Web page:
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Silence surrounding new city hire is troubling

January 20, 2013

We have no particular gripe with the hiring of Andrew Sargent, who will serve as the City of Hagerstown’s downtown manager. Certainly there is a need for a personalized approach to attracting new commerce into the city and retaining what’s there. We wish Sargent well.

What we do take issue with is the manner in which Sargent was introduced into the new position, which is to say that he wasn’t introduced at all. City staff, or Sargent himself, didn’t appear comfortable making him available for comment until he had a chance to “get settled” into the new position and “up to speed on existing programs and services.”

Presumably, Sargent was conversant in the issues facing the downtown or he wouldn’t have gotten the job. So what is there to settle? Is it really so difficult to come to grips with the state of the city, or is this more of an attempt to make sure Sargent is versed in what he is and isn’t allowed to say?

Maybe this was just a hiccup and not indicative of policy, but it’s discouraging nonetheless.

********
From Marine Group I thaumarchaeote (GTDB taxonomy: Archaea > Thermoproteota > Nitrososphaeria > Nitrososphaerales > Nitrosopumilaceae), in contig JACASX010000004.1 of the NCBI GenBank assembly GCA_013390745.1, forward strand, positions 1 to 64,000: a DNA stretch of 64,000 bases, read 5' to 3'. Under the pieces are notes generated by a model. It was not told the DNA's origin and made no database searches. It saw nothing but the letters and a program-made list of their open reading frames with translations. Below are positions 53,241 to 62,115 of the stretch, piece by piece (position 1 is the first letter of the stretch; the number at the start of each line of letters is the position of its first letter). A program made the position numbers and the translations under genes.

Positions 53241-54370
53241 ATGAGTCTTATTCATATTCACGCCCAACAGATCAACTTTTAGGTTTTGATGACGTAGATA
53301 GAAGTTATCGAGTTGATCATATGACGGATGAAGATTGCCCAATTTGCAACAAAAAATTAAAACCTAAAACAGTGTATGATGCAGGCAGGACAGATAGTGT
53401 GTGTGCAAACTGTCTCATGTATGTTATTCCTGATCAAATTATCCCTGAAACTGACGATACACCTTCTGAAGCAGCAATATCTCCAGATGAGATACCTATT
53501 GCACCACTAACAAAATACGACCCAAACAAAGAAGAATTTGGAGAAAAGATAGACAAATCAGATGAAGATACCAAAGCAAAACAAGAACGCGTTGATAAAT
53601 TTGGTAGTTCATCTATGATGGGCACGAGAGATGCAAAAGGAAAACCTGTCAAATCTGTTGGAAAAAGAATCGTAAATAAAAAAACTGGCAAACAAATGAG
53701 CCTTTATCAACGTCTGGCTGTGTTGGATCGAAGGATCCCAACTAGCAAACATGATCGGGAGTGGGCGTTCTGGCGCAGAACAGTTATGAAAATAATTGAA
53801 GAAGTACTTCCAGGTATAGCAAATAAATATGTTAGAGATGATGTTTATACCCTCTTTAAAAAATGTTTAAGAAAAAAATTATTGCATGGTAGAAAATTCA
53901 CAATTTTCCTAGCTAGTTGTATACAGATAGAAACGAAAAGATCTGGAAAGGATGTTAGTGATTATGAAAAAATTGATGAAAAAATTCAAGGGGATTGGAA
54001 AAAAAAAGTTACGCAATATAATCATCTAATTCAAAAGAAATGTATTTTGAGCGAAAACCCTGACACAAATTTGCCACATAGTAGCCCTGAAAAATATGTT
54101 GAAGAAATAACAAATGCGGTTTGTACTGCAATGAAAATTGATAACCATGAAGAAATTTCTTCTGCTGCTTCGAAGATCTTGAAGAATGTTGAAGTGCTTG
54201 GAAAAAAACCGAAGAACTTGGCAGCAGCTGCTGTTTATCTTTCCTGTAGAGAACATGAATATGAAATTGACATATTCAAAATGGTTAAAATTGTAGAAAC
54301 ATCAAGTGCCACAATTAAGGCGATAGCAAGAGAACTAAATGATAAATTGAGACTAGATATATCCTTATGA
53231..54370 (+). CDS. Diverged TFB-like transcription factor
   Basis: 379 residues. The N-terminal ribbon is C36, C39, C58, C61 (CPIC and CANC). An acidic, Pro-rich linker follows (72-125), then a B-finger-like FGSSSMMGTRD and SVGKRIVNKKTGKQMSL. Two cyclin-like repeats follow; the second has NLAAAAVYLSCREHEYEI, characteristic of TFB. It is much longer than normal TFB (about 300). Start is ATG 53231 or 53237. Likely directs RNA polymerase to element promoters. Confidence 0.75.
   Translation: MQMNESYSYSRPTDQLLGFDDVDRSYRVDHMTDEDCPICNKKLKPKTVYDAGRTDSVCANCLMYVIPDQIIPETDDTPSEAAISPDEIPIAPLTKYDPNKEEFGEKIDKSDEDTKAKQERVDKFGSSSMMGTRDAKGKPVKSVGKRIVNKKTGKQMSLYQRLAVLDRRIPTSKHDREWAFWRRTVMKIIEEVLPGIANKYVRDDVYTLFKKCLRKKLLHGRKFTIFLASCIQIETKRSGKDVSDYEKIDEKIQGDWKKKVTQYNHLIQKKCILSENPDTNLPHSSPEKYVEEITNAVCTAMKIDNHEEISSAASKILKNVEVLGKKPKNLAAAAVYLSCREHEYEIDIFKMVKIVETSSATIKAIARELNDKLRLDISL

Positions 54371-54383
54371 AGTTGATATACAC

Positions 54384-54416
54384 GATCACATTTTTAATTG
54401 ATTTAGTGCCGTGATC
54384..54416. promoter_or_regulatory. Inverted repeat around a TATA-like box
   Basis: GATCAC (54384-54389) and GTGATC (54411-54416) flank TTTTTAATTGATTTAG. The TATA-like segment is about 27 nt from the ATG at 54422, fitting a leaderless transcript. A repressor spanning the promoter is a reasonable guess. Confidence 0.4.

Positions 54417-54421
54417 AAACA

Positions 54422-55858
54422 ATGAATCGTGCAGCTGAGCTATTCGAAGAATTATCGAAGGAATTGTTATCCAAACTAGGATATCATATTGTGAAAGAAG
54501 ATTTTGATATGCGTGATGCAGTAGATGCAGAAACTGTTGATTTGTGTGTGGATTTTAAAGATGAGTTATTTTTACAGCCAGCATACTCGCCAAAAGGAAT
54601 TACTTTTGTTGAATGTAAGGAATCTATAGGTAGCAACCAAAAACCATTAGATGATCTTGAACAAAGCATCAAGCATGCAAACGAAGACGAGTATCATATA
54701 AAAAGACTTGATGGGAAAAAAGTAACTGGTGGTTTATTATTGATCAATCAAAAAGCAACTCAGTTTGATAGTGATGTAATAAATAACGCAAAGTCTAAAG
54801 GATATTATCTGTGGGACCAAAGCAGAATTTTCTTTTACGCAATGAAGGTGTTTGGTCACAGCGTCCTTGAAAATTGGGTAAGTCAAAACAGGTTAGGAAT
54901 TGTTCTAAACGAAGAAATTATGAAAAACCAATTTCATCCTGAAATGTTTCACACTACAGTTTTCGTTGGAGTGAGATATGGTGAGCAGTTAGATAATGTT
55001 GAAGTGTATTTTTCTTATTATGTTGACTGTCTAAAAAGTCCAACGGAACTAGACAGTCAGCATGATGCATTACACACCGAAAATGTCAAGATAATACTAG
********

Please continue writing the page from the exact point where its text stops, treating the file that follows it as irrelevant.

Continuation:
If this seems to be an overblown concern, it is because we have seen what happens when gag orders saturate a local government — that being the government of Washington County. Suppression of departmental comment there has been stifling, and those who are specifically assigned to act as government-public intermediary do not always have the answers. Frankly, the county is too big and involved for any one person to field all relevant questions in a timely manner.

The irony is that county leaders seem to constantly feel as if their side of the story is not getting out — a side they themselves have actively worked to quash.

Anyone who is a public servant in a management role, and making a top public salary, should be competent, capable and willing to answer questions about his or her area of expertise. And, certainly, city and county department heads with six-figure salaries should welcome questions and not be sheltered from the public spotlight. If they cannot be trusted to speak to the press or the public without handholding, then they should not be department heads.

Ultimately, it is the role of the elected office holders to make sure a free flow of information about local government reaches the citizens’ ears. When we ask questions, we are seeking answers on behalf of our readers, who have a right to know what their government is doing. Stuffing a sock into the mouths of those who serve the citizenry is not only bad public policy, it is an arrogant suggestion that the people do not have the right to hear from those whose salaries they pay.

Moreover, it is usually unnecessary. It is hard to think that there is anything Sargent could say about the relative health of downtown Hagerstown that most residents haven’t already surmised.

At the city level, Mayor David S. Gysberts and Councilman Kristin B. Aleshire have spoken often about transparency and openness. It would be refreshing to see them push city staff in that direction.

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